Global Humanitarian Assistance Report 2015

Executive summary

Humanitarian financing is in the spotlight now as never before. This is for two reasons: firstly the urgent resourcing challenges of meeting the wide and multidimensional needs of more people; and secondly the unique opportunities to find solutions, in the form of the 2015 and 2016 global processes on risk, development, climate and humanitarian action.

Bringing these issues into stark focus in 2014, the Ebola virus disease outbreak and the conflict in Iraq tested humanitarian assistance in very different ways and added to the escalating emergencies and protracted crises elsewhere, including in Syria and South Sudan. Compared with in 2013, 10.7 million more people worldwide were affected by disasters caused by natural hazards, while conflict and persecution pushed the numbers of displaced people to the highest level ever on record.
Far East Asia has consistently been the region worst affected by natural hazards over the last decade. In contrast, the geographic and economic context of forced displacement is shifting. Driven by the conflicts in Syria and Iraq, there are now more displaced people in the Middle East region than in Africa, and more displaced people in middle income countries (MICs) than in low income countries (LICs). This means a shift in planning and resourcing for response and resilience – the roles of refugee-hosting governments, notably Turkey, and of Gulf donors are central to the humanitarian financing effort.

In response to this rising scale and changing nature of needs, international humanitarian assistance rose for the second year running, reaching another record high. Up nearly a fifth (19%) from the previous year, contributions totalled US$24.5 billion.

Increases in humanitarian assistance came from both public and private donors.
International humanitarian assistance from governments and EU institutions increased by 24% in 2014. All of 2013’s ten largest donor governments gave more in 2014, and many gave their largest contributions of the decade. While many of these were the same as in previous years, Saudi Arabia joined the group of the largest contributors. Combined, international humanitarian assistance from donor governments in the Middle East increased by 120% from 2013, largely in response to conflicts in the region.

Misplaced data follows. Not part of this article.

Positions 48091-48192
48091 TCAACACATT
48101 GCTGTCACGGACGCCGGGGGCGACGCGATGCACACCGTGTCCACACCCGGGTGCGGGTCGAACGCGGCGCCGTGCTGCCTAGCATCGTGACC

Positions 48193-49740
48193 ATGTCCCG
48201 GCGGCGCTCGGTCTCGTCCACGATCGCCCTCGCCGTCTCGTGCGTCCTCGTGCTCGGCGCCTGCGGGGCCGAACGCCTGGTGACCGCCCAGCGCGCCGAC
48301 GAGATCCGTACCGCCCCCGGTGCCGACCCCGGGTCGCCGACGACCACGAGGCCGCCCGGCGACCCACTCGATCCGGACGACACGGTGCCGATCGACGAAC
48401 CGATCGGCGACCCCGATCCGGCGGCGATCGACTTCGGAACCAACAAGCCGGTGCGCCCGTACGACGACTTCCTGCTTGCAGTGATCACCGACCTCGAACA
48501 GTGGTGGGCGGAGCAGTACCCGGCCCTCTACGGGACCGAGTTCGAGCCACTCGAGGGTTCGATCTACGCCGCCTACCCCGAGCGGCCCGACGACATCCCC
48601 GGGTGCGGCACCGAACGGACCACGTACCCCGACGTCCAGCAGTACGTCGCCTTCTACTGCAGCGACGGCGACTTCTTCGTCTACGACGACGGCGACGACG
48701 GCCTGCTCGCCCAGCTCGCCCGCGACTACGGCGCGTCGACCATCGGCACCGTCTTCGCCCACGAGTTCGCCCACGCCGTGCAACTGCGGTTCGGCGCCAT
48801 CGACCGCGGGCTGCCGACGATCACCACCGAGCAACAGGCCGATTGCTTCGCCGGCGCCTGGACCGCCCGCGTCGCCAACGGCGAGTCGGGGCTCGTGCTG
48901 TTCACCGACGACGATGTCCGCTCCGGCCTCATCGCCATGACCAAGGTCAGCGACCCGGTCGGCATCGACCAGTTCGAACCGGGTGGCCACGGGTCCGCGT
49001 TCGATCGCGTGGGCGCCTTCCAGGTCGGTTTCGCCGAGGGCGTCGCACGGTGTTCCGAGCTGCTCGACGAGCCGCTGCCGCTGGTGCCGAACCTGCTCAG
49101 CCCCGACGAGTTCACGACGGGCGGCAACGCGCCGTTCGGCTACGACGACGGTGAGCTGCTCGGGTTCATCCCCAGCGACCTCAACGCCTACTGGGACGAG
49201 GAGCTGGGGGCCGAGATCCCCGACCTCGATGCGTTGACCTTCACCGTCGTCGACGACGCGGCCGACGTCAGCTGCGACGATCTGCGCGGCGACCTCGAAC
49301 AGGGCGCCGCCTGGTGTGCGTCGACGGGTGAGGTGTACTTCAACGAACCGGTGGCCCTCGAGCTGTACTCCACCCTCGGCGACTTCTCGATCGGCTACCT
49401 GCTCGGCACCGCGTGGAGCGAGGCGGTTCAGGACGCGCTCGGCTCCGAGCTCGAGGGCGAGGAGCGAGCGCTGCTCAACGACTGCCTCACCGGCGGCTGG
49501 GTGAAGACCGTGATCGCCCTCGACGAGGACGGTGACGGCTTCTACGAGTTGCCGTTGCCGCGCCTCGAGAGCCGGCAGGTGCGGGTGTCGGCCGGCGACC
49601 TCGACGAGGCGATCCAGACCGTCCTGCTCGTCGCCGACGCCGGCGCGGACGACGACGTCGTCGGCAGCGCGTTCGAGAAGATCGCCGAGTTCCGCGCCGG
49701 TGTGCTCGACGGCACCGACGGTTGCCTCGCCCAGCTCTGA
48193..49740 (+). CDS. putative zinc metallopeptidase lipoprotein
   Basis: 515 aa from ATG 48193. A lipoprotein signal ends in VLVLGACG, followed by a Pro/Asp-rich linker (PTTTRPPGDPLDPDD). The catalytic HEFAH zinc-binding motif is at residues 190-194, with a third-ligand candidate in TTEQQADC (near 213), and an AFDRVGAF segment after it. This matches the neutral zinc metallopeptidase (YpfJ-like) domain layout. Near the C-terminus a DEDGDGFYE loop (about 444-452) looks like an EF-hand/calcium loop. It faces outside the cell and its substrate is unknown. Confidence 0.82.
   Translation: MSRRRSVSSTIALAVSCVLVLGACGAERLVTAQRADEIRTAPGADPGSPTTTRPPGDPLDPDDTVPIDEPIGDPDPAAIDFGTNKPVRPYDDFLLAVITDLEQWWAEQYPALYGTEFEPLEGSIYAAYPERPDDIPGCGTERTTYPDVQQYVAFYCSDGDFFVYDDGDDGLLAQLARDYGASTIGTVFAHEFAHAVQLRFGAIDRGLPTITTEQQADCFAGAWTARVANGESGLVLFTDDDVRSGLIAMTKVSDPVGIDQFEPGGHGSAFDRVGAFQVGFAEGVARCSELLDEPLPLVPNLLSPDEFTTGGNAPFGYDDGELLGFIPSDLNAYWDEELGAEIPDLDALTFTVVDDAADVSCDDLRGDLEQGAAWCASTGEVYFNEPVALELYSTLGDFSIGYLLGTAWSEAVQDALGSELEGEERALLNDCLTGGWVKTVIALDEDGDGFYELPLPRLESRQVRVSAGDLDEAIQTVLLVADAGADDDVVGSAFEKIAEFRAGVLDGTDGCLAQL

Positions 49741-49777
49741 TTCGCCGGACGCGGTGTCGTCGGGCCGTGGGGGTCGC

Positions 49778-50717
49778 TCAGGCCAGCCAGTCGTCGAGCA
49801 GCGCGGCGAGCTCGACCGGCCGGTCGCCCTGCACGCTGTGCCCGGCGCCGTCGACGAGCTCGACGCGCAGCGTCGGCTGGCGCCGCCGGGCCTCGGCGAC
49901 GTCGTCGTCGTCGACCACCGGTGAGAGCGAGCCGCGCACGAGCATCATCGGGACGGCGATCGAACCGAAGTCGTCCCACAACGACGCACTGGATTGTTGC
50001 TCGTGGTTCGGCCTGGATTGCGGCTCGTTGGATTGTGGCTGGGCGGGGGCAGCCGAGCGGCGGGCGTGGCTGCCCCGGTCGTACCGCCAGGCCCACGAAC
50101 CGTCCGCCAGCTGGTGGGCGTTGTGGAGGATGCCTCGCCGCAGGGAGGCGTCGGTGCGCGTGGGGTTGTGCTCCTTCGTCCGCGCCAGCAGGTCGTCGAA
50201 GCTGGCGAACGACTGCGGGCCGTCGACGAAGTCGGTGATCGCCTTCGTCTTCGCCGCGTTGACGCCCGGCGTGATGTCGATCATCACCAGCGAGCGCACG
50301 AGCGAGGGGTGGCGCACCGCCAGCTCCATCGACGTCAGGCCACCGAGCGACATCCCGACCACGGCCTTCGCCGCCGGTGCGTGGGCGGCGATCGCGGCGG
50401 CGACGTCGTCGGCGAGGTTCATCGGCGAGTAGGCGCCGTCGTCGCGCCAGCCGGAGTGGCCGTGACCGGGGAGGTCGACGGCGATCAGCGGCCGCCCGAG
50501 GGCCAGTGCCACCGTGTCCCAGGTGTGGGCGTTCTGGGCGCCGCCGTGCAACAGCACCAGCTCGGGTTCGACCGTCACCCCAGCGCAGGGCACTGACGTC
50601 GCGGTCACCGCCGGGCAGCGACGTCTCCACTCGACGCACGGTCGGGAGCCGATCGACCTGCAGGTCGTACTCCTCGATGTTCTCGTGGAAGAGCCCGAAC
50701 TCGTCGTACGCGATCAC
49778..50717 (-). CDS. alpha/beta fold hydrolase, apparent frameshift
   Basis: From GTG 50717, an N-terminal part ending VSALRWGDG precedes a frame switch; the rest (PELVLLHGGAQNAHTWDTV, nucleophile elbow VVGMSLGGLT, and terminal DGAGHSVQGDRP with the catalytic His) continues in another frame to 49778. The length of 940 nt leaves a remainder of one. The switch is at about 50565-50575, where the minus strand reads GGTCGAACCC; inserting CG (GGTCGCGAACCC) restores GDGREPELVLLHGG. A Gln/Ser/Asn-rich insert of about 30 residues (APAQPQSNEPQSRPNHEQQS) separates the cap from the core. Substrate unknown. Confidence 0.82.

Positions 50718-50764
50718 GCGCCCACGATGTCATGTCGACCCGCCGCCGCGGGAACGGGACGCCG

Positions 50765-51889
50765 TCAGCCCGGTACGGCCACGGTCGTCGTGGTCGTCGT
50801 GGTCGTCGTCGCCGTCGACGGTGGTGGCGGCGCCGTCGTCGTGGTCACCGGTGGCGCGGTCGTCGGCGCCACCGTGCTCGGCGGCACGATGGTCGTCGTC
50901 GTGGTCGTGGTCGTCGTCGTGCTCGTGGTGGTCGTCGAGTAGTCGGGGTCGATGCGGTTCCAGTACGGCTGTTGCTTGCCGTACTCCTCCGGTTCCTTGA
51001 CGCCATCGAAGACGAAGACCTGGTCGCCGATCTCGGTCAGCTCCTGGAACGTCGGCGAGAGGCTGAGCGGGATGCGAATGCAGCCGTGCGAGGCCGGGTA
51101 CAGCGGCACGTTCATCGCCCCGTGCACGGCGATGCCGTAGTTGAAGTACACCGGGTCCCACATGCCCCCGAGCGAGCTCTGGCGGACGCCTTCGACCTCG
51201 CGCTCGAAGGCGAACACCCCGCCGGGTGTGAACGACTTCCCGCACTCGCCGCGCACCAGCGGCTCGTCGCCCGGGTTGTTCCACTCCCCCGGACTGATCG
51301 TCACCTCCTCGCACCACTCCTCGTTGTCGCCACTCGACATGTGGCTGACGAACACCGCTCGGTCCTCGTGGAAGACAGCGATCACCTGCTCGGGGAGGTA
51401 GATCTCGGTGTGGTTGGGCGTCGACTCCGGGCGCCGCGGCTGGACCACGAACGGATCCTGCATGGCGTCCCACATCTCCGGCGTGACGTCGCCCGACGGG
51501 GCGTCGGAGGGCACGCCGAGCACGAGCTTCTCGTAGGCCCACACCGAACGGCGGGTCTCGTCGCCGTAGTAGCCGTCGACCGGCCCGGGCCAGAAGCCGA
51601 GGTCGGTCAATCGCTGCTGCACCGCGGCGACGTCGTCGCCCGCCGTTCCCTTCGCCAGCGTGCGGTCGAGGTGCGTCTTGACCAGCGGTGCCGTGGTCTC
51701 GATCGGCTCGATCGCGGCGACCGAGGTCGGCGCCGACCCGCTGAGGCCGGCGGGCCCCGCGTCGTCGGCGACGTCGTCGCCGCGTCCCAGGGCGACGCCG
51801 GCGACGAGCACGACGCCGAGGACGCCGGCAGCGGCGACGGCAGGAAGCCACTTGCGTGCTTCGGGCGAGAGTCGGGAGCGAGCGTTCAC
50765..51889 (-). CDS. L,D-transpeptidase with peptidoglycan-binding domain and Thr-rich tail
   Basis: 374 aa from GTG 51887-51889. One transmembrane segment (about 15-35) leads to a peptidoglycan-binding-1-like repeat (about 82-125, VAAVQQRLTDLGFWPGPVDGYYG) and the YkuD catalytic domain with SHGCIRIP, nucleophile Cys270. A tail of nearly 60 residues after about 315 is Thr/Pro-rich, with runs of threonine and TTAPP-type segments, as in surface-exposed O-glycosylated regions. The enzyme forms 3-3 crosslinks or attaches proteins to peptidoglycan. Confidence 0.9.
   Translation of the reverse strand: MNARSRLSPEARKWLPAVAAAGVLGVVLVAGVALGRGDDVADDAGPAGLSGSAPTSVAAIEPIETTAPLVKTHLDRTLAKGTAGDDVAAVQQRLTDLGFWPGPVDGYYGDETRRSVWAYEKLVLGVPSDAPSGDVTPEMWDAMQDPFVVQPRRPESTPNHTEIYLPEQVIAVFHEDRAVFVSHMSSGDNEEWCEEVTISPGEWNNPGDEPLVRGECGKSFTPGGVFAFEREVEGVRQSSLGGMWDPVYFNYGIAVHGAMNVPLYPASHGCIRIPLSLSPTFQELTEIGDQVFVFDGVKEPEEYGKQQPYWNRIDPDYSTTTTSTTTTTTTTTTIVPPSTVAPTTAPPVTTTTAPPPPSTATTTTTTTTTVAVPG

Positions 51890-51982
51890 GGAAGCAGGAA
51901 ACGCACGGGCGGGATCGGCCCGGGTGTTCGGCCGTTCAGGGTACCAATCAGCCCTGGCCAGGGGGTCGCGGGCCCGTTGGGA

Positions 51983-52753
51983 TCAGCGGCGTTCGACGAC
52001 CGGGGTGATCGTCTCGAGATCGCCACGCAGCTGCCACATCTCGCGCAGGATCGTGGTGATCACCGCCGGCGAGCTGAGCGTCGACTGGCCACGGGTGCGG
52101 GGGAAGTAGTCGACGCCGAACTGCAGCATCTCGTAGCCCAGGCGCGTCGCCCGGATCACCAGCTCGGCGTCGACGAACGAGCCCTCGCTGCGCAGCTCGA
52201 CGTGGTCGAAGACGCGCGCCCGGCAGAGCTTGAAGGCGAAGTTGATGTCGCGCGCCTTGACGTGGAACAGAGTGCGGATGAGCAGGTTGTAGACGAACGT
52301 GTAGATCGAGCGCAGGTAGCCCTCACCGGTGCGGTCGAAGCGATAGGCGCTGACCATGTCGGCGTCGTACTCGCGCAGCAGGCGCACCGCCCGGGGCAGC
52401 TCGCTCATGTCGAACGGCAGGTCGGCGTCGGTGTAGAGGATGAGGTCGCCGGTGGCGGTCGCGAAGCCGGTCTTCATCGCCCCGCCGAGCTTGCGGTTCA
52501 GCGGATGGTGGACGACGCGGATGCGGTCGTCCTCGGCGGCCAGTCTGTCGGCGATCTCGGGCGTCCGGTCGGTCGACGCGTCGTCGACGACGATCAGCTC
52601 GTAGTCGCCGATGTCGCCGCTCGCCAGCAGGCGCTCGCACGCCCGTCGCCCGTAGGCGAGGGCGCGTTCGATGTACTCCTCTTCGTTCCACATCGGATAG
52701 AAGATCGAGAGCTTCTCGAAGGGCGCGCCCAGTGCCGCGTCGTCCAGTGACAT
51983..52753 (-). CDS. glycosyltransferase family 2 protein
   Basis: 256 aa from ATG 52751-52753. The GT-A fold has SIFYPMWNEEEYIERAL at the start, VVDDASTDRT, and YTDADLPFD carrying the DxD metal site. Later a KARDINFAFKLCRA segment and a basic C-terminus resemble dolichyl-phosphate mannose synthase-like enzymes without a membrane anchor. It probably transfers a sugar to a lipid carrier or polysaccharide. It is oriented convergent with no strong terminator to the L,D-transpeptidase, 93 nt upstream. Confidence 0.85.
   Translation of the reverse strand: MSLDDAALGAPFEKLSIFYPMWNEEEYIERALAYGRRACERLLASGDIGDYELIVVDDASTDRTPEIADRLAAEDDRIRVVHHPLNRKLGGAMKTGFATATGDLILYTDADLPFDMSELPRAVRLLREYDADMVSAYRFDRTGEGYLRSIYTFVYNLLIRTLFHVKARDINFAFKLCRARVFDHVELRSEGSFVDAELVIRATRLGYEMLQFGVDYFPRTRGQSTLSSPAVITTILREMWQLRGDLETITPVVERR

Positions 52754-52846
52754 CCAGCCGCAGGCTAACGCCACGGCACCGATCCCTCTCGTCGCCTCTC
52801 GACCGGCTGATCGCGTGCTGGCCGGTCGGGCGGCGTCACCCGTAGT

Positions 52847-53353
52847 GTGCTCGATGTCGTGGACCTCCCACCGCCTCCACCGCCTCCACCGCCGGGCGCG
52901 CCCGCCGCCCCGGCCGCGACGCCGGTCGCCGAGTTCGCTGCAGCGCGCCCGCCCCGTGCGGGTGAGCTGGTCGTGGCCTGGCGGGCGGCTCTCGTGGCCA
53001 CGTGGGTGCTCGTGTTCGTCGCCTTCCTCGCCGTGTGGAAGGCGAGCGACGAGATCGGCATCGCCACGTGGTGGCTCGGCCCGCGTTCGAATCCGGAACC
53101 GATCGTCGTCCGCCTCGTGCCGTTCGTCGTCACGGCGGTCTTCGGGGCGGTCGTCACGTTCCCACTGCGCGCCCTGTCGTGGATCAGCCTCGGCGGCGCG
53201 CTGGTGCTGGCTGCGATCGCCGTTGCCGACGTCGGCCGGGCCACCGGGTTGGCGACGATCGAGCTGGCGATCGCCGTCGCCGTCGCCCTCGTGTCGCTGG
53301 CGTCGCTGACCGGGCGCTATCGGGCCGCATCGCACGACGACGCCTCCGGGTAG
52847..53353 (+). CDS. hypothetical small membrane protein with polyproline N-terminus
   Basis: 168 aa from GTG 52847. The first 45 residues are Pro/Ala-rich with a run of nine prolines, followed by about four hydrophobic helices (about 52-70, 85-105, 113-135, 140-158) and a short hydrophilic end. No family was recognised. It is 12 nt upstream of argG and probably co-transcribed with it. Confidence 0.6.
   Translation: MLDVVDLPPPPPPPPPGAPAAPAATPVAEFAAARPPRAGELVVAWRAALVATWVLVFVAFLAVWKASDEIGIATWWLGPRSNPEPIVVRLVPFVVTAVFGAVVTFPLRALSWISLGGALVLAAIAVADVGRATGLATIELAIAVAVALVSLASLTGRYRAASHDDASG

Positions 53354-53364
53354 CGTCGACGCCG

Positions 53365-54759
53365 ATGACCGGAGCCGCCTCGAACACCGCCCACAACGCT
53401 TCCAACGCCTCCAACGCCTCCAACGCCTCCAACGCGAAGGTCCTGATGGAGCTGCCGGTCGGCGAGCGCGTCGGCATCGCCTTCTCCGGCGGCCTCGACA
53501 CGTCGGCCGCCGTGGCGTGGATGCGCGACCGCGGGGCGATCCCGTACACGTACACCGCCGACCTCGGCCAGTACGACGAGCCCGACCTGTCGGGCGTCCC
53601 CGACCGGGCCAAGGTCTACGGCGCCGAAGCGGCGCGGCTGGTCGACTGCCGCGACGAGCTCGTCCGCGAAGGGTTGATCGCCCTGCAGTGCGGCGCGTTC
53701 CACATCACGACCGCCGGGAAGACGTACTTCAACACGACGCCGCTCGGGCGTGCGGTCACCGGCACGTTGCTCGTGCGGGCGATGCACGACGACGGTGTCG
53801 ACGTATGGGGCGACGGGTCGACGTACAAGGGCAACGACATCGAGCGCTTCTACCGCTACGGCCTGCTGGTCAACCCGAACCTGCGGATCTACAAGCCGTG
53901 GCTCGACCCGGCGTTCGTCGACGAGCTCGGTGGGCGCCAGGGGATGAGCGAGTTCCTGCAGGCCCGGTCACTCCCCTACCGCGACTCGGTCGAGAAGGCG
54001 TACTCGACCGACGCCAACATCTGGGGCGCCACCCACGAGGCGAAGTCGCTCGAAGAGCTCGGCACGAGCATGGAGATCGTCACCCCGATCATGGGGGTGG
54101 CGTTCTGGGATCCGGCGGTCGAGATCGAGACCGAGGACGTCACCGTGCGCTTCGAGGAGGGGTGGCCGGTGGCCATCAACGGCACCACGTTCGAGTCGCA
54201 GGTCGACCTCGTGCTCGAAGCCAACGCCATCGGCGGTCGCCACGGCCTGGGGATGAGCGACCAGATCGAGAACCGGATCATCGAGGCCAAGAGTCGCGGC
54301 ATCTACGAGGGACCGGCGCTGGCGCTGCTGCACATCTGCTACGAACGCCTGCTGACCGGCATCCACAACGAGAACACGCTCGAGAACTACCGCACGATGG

Private contributions rose by an estimated 8% – less steeply than contributions from governments. This assistance from individuals, companies, corporations, and trusts and foundations accounted for around one-quarter of international humanitarian assistance last year. Tending to favour disaster over conflict response, private donors as a group were the largest international humanitarian contributor to the Typhoon Haiyan response in 2013 and the third largest to the Ebola response in 2014, according to UN Office for the Coordination of Humanitarian Affairs (OCHA)’s Financial Tracking Service (FTS).

In 2014, US$12 billion of international humanitarian assistance went to meet requirements from UN agencies, non-governmental organisations (NGOs) and other responders, set out in UN-coordinated appeals. While this was an unprecedented level of support, it was not sufficient to meet the record request of US$19.5 billion. The unmet requirements of US$7.5 billion (38%) were also the highest to date. This global shortfall continued to play out unevenly between crises: the gap between the best- and worst-funded UN appeals grew to 78 percentage points in 2014 – the largest difference since 2008.

Funding was concentrated to a small number of countries both within and beyond the UN-coordinated appeals. Funding to five major acute emergencies in 2014 – those designated Level 3 (L3) by the UN: Syria, the Central African Republic (CAR), South Sudan, Iraq and the countries affected by the Ebola virus disease outbreak in West Africa – received 57% of total reported funding last year. This is a significant increase in the proportion of funding to L3 emergencies from the previous year (36%). Donor preferences and competing demands meant that certain crises remained ‘forgotten’, including many contexts not covered by international appeals.